Deukmejian, 987 F.2d 1392, 1399 (9th Cir. 1992) (quotation marks omitted)). “[W]hen a district

court decides that a percentage cut (to either the lodestar or the number of hours) is warranted, it

must ‘set forth a concise but clear explanation of its reasons for choosing a given percentage

reduction.’” Id. (quoting Gates, 987 F.2d at 1400). The Ninth Circuit recognizes one exception to

this rule: “‘[T]he district court can impose a small reduction, no greater than 10 percent—a

‘haircut’—based on its exercise of discretion and without a more specific explanation.’” Id.

It is “well established that time spent in preparing fee applications” also is compensable.
Gonzalez v. City of Maywood, 729 F.3d 1196, 1210 (9th Cir. 2013) (quoting Anderson v.
Director, OWCP, 91 F.3d 1322, 1325 (9th Cir. 1996) (quotation marks omitted)).


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(alteration in original) (quoting Moreno v. City of Sacramento, 534 F.3d 1106, 1112 (9th

Cir. 2008)).

In addition, other courts, including the District of Oregon, specifically caution against

both block-billing and providing vague or otherwise inadequate descriptions of tasks because

these practices hinder a court’s ability to assess the reasonableness of the time expended. See,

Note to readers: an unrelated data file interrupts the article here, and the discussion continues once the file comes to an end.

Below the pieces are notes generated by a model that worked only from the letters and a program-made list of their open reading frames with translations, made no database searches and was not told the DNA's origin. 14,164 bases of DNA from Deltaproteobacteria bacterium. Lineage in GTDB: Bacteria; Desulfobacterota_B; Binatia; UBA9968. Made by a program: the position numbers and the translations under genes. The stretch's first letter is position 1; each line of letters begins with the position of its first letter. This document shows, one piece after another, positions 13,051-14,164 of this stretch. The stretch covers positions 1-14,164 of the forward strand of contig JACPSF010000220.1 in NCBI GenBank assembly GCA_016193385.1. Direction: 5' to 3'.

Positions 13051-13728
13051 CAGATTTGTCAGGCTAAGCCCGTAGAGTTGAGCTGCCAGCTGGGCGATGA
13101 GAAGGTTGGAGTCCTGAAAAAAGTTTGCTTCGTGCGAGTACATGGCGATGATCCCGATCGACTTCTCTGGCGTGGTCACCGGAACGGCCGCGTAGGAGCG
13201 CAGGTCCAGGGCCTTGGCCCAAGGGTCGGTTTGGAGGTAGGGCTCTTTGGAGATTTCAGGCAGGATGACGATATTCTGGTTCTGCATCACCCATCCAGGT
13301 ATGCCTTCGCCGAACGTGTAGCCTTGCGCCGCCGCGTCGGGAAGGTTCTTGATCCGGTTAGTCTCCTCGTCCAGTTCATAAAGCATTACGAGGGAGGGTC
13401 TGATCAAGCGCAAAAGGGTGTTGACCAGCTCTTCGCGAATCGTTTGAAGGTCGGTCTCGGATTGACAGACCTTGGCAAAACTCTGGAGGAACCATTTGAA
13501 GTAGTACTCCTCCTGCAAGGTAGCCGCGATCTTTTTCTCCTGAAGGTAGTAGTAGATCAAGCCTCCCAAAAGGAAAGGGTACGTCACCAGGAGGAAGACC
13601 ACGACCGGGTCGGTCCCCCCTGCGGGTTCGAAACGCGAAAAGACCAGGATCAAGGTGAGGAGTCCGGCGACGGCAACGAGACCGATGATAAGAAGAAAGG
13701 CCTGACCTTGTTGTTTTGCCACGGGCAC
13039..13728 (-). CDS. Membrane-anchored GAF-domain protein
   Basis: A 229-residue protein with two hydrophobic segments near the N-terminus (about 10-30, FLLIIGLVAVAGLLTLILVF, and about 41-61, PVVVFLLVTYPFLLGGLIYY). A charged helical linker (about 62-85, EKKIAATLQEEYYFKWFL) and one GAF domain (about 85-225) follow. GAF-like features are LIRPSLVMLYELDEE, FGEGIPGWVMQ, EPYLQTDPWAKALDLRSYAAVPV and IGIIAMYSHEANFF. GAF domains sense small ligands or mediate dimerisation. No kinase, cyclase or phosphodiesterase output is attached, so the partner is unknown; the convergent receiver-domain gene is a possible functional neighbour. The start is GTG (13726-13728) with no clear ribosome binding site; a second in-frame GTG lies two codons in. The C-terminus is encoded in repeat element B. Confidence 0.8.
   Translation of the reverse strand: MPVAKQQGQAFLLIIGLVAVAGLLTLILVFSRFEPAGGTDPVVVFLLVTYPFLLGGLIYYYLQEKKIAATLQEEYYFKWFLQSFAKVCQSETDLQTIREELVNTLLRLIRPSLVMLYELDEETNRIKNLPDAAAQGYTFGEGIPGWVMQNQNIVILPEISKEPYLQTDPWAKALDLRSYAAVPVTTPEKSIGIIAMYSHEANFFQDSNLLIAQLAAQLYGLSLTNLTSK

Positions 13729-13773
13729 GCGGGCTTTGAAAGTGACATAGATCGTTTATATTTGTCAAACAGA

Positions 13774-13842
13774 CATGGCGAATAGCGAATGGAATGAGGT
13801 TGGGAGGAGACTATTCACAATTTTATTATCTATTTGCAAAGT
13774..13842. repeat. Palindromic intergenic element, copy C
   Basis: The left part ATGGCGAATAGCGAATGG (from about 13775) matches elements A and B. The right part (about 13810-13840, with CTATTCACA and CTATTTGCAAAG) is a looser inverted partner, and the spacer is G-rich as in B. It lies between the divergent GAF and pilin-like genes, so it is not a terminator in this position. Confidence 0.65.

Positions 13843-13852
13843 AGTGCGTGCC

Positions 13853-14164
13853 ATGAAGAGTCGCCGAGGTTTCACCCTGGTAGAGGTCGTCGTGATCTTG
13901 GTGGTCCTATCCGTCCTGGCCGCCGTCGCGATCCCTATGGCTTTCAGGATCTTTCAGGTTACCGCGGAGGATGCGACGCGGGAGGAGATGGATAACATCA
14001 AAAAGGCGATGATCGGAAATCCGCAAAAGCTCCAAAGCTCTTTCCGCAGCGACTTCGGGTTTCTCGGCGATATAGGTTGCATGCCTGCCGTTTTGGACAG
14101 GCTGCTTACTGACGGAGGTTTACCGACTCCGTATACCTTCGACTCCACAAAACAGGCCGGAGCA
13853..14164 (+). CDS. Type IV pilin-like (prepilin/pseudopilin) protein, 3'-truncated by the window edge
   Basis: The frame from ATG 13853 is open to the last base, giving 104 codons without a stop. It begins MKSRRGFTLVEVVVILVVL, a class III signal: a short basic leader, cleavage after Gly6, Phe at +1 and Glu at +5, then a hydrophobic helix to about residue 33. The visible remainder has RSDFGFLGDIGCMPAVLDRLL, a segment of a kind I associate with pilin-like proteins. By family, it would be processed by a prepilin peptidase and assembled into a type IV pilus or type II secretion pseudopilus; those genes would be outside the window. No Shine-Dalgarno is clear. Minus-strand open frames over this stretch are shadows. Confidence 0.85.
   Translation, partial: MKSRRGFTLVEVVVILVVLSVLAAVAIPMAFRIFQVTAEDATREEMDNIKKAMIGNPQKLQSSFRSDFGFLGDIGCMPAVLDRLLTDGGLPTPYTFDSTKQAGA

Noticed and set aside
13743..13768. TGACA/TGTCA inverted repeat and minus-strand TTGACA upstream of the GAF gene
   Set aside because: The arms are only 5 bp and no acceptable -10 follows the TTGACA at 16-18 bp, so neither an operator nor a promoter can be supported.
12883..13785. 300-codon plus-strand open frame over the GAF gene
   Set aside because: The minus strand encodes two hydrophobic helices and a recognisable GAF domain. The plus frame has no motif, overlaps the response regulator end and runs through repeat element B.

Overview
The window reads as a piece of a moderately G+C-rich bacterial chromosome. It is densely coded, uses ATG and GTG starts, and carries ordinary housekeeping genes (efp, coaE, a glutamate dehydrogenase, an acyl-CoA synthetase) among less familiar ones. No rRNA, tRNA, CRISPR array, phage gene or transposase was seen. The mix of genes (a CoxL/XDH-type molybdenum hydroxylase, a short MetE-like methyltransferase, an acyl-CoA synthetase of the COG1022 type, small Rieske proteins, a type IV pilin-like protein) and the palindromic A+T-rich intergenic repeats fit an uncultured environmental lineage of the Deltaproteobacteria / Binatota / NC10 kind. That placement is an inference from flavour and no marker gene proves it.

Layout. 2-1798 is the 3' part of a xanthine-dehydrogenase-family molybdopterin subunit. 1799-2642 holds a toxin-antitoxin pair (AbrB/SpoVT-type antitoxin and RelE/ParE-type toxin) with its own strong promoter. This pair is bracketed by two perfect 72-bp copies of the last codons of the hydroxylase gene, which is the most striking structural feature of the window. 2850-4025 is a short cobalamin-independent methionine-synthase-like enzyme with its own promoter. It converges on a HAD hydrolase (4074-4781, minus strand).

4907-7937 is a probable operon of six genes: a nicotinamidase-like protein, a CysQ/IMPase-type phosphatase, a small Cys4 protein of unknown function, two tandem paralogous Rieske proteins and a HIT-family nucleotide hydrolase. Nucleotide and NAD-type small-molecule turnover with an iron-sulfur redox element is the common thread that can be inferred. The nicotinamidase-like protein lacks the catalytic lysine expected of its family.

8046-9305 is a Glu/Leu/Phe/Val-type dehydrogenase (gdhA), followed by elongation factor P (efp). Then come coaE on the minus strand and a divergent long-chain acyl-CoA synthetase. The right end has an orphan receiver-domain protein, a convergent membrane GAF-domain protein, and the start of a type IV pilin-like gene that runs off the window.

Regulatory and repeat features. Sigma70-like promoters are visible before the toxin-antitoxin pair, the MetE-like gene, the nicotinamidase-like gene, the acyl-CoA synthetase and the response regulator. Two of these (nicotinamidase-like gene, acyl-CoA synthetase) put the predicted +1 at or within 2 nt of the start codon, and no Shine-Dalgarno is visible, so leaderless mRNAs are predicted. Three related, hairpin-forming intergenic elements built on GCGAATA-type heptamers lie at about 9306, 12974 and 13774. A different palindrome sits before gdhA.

e.g., U.S. District Court, District of Oregon, Message from the Court Regarding Attorney Fee

Petitions, available at

petitions (last updated Mar. 2, 2017). Applying this cautionary statement, United States

Magistrate Judge John Acosta has noted, “the court may excuse this method when the billing

period is no more than three hours.” Noel v. Hall, 2013 WL 5376542, at *6 (D. Or. Sept. 24,

2013). For block-billing periods in excess of three hours, however, Judge Acosta has reduced

each applicable entry by fifty percent.

Accordingly, the block-billed time requested over the three-hour

maximum will be reduced by fifty percent. Such a reduction is
warranted because the vague nature of the entry makes it
impossible for the court to make any assessment as to the
reasonableness of that time expended. See Lyon v. Chase Bank
USA, N.A., 656 F.3d 877, 892 (9th Cir. 2011) (“The fee award may
be reduced if [plaintiff’s] renewed request is supported only by
block-billing statements of the relevant activity, although a fee
award cannot be denied on this basis.”).

Id. (alteration and emphasis in original).

After determining the number of hours reasonably spent, the district court then calculates

the reasonable hourly rates for the attorneys and paralegals whose work comprise the reasonable

number of hours. This calculation yields the lodestar amount. For this purpose, the “‘prevailing

market rates in the relevant community’ set the reasonable hourly rates.” Gonzalez, 729 F.3d

at 1205 (quoting Dang v. Cross, 422 F.3d 800, 813 (9th Cir. 2005)). “‘Generally, when

determining a reasonable hourly rate, the relevant community is the forum in which the district
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court sits.’” Id. (quoting Prison Legal News v. Schwarzenegger, 608 F.3d 446, 454 (9th

Cir. 2010)). Within this geographic community, the district court should consider the experience,

skill, and reputation of the attorneys or paralegals involved. Id.

In determining reasonable hourly rates, typically “[a]ffidavits of the plaintiffs’ attorney